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posted by janrinok on Monday March 17 2014, @12:36PM   Printer-friendly
from the faster-and-faster dept.

NezSez writes regarding an article in extremetech:

"SATA Express is SATA and PCIe over cables (preserving backwards compatibility) and NVMe is the next improvement of AHCI with much lower latencies by using the PCIe bus/lanes. Both have been developed to improve access to SSD's which have their own processors on-board and can communicate quicker than mechanical drives. The specifications look good (up to 4 times faster and can scale with improvements of PCIe) but analysts suspect it will only be adopted for small form factors.

 
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  • (Score: 1) by NezSez on Monday March 17 2014, @01:45PM

    by NezSez (961) on Monday March 17 2014, @01:45PM (#17575) Journal

    I cannot tell whether by "compete" you mean bus contention, or go head-to-head performance wise.
    The idea is to use SATA cables to traffic data over the PCIe bus itself, which *is* the direct to board interface, so yes there is bus contention (and TFA notes the limits of using the PCIe 3 lanes as this could be swamped by the video card). Regarding performance, SATAe is much faster than mSATA (with speeds faster than SATA6gbit)and it scales directly with PCIe (a faster bus equals faster performance in a linear sense I assume). They don't think it will be adopted in enterprise data centers because PCIe is entrenched, but, like you point out, I don't see why this wouldn't also be an improvement over eSATA for external RAID and such unless it would indeed thrash the bus.

    --
    No Sig to see here, move along, move along...
  • (Score: 3, Interesting) by mhajicek on Monday March 17 2014, @02:28PM

    by mhajicek (51) on Monday March 17 2014, @02:28PM (#17604)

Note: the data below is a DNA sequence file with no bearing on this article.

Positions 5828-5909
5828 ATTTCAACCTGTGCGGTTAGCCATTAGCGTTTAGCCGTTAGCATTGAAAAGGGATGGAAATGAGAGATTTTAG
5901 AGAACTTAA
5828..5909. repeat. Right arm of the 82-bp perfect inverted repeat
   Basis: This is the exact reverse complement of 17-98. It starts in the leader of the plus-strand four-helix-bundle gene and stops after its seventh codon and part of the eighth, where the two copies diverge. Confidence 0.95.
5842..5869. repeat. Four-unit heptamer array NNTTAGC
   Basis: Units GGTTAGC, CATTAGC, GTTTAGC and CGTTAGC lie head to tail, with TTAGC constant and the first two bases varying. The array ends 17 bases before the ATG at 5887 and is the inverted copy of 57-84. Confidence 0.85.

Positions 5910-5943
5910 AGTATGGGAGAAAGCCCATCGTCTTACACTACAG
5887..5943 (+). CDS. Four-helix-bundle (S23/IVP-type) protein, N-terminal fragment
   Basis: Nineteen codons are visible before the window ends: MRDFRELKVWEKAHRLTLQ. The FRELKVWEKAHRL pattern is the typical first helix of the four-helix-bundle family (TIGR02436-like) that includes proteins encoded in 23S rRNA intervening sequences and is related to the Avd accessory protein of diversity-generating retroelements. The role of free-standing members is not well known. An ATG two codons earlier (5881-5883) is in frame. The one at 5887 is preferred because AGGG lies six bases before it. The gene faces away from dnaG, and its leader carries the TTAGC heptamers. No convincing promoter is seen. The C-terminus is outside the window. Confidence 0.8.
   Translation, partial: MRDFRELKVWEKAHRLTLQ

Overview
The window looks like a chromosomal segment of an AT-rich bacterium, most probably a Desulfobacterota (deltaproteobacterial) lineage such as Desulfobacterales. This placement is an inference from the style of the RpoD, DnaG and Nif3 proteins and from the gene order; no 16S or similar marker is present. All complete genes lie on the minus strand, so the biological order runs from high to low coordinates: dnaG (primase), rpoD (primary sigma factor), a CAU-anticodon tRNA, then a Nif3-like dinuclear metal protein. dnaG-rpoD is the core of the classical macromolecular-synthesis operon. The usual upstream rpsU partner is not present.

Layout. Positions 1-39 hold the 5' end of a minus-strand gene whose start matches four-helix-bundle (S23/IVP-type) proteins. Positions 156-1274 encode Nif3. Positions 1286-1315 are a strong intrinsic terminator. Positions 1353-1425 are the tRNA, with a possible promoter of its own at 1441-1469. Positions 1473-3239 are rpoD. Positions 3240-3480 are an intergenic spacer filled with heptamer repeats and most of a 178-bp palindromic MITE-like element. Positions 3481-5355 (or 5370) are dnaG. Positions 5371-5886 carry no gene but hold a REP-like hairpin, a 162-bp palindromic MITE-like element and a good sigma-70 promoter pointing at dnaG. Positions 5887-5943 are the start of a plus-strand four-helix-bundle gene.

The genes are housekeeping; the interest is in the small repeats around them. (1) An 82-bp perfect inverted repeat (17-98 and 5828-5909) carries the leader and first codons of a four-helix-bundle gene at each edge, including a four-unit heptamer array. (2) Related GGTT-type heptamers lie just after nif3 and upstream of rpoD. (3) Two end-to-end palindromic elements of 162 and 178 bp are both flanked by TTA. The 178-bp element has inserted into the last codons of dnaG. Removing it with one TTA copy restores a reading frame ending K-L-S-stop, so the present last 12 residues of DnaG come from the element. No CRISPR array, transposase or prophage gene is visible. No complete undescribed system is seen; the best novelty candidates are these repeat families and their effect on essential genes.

Can't be sure but I think he was thinking about plugging the ssd straight onto the mobo kind of like a video card.

    --
    The spacelike surfaces of time foliations can have a cusp at the surface of discontinuity. - P. Hajicek
    • (Score: 1) by guises on Monday March 17 2014, @02:52PM

      by guises (3116) on Monday March 17 2014, @02:52PM (#17624)

      Doubtless he was, but you lose flexibility that way and only gain a tiny impedance advantage. I can't imagine that has a significant impact on speed.

      • (Score: 3, Interesting) by wantkitteh on Monday March 17 2014, @03:22PM

        by wantkitteh (3362) on Monday March 17 2014, @03:22PM (#17645) Homepage Journal

        I wasn't thinking so much about impedance as the drastic reduction in the conductor length (millimeters instead of meters) reducing signal noise.

    • (Score: 3, Interesting) by wantkitteh on Monday March 17 2014, @03:19PM

      by wantkitteh (3362) on Monday March 17 2014, @03:19PM (#17642) Homepage Journal

      I was visualizing another row of slots very much like SIMM slots on the motherboard, effectively segregating the market into performance storage (solid state) and volume storage (mechanical). I'm assuming there would also be cartridge-style hot-swappable SSD units as well, much the same way the SATA backplane layout has enabled standard internal drives to be hot mounted into bays without the use of caddies.

  • (Score: 2) by wantkitteh on Monday March 17 2014, @03:03PM

    by wantkitteh (3362) on Monday March 17 2014, @03:03PM (#17627) Homepage Journal

    I was using the word compete in terms of performance and should have known better than to leave it unqualified here of all places.

    With the removal of the intermediary SATA from the mass storage data flow route, I would assume that latency would drop and throughput would rise. Given that today's SSDs can push 500MB/s over SATA3, which itself is limited to 600MB/s, I can't see that increase being a lot, although faster storage would most likely be right behind SATAe in the release pipeline. A single PCIe v4.0 lane can handle just shy of 2GB/s, so there would be an argument in favour of designing multilane SATAe for workstations and servers that need to aggregate the full throughput from multiple SSDs. As such I can't see any argument beyond legacy architecture for SATAe failing to penetrate the enterprise market where performance is preferable over GB:#LOCAL_CURRENCY.

    • (Score: 3, Interesting) by hamsterdan on Monday March 17 2014, @03:59PM

      by hamsterdan (2829) on Monday March 17 2014, @03:59PM (#17673)

      A faster interface will allow SSD manufacturers to parallelize them more (ie, run 32 or 64 NAND chips in something similar to a RAID-0 array, enabling even faster speeds)

      Ditch the 2.5 form factor too, I'm guessing my 120GB drive only uses maybe half or less of its casing.